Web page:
Talipes equinovarus (clubfoot) is a skeletal anomaly of the fetal legs occurring every 1-3:1000 live births . It can be idiopathic without any other anomaly, or part of syndrome with neuromuscular and chromosomal anomalies. Especially in cases of non-idiopathic clubfoot there are concomitant neuromuscular abnormalities in up to 54% of them . The severity of the abnormality is not always the same and the therapy provided by orthopaedics is individualized. Nowadays early detection of clubfoot is achieved in-utero by ultrasound scan in the second trimester of pregnancy, offering valuable information to the couple about their child's wellbeing. The questions that arise every time a sonographer detects this skeletal anomaly is whether it is idiopathic or part of a syndrome with chromosomal abnormalities, as well as if amniocentesis is necessary or the specialized sonographer can be reassuring [3, 4].
Genetic involvement in the pathogenesis of talipes equinovarus reported for the first time in 2005 by Heck et al. , who showed that micro-deletions in chromosome 2q31-33 was a constant finding in families with idiopathic clubfoot, while more recent papers confirmed the genetic background of this skeletal anomaly .
Reviewing the literature on whether amniocentesis should be offered when clubfoot is diagnosed during 2nd trimester scan did not reveal any definite guidelines. According to Canto et al. , up to 7.1% of cases with idiopathic clubfoot appear to have some chromosomal abnormality (surprisingly not a specific one) and amniocentesis should always be offered in these couples, while other authors find a much weaker correlation and do not propose an amniocentesis -.
Karyotype 47, XYY is a rare chromosomal abnormality occurring in 1:1000 live births. The phenotype of these individuals is in general normal, so prenatal diagnosis of the syndrome is rather accidental.
Men with 47, XYY karyotype do not share certain or common characteristics, making the diagnosis by the phenotype quite risky. Individuals with 47, XYY are often short with low Body Mass Index (BMI) , present various malformations of their urogenital tract , and their IQ is generally 10-15 points below average [13, 14]. Although hostility was considered in the past quite common among them, it seems that they do not differ from the general population.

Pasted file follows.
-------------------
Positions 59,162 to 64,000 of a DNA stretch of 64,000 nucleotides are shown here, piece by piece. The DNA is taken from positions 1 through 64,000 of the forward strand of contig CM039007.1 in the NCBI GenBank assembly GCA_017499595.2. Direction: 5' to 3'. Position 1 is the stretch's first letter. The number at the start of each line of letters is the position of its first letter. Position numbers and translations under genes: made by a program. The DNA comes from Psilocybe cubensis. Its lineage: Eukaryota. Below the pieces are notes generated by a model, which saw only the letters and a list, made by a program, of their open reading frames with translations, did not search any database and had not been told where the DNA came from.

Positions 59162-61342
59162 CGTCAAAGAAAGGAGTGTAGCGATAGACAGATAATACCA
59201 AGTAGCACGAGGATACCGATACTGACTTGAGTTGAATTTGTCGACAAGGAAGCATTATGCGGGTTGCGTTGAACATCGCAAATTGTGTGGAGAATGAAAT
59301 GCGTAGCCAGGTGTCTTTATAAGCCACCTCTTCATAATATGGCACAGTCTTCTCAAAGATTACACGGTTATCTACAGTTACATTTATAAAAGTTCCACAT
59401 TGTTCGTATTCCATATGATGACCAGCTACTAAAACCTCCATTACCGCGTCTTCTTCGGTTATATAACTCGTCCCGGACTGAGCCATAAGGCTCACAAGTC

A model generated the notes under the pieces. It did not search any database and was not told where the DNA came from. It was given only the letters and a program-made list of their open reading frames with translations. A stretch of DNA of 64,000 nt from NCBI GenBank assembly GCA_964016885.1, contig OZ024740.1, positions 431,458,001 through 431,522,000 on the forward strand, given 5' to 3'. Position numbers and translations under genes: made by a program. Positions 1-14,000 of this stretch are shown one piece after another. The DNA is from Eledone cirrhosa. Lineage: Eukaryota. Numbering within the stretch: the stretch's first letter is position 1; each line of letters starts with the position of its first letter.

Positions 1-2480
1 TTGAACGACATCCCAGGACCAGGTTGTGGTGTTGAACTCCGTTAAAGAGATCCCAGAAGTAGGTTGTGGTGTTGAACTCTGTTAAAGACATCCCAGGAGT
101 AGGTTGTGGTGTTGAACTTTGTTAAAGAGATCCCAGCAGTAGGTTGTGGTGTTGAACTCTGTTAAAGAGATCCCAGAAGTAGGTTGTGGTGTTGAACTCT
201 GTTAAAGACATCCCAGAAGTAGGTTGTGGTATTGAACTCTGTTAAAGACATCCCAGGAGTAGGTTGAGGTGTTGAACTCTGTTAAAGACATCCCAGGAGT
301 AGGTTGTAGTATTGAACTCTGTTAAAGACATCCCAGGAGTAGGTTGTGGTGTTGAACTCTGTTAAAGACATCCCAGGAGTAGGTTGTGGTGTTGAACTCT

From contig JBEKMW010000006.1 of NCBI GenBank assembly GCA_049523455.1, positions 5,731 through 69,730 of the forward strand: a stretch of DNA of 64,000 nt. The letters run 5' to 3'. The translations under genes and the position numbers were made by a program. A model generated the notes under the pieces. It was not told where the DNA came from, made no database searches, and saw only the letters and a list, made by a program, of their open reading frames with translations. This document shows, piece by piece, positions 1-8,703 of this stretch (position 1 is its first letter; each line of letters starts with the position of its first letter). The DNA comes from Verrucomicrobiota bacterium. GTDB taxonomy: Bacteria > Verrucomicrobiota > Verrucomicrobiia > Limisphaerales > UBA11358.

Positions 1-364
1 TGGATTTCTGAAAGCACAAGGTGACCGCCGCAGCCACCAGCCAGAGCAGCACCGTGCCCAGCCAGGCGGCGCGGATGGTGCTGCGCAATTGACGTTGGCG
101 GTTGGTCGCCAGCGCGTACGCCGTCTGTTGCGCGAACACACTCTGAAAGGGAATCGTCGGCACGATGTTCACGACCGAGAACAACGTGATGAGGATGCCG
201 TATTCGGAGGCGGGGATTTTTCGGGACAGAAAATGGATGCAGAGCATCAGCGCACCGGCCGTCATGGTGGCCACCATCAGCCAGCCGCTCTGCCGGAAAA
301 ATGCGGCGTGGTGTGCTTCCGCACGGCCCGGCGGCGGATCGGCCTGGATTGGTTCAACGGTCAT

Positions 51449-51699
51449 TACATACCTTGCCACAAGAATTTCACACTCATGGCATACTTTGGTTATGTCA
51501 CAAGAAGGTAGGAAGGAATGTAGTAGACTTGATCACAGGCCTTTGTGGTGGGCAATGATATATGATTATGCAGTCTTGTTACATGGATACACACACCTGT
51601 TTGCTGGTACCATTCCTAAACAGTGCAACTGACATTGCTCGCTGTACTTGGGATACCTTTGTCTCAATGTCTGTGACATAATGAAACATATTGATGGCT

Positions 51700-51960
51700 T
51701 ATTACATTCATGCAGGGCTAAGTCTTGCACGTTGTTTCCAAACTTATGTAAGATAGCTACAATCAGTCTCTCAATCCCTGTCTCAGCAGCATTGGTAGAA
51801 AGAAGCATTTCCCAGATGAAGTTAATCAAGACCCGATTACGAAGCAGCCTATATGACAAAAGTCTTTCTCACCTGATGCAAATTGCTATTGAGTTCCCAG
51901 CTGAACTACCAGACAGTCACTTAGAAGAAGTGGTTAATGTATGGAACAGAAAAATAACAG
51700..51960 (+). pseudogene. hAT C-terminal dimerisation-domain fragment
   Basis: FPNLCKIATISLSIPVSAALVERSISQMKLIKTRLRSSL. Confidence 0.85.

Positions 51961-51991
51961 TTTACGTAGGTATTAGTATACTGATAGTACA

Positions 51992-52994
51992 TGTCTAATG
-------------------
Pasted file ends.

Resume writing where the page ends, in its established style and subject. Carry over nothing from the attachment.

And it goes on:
Correlation between idiopathic clubfoot and karyotype 47, XYY has only been found in two cases in the international literature, so it seems that this karyotype does not cause the certain skeletal anomaly and this is rather accidental [7, 15].
In our case clubfoot was an isolated anomaly, proper counseling was offered and the couple decided to undertake the amniocentesis. Following the karyotype results extensive counseling regarding 47, XYY syndrome was given and both parents decided to have a lawful medical abortion, mainly due to the fact that this syndrome, although not fatal, may cause certain problems to the individual.
Clubfoot in embryos with karyotype 47, XYY is a rather rare combination. Amniocentesis in cases with idiopathic clubfoot is definitely a management dilemma. Proper and up-to-date counseling should always be offered in cases with idiopathic clubfoot and the couple should take final decision upon amniocentesis freely, since no one can be definitely reassuring.
Written informed consent was obtained from patient in her native language for publication of this case report and accompanying image. A copy of the written consent is available for review by the Editor-in-Chief of this journal.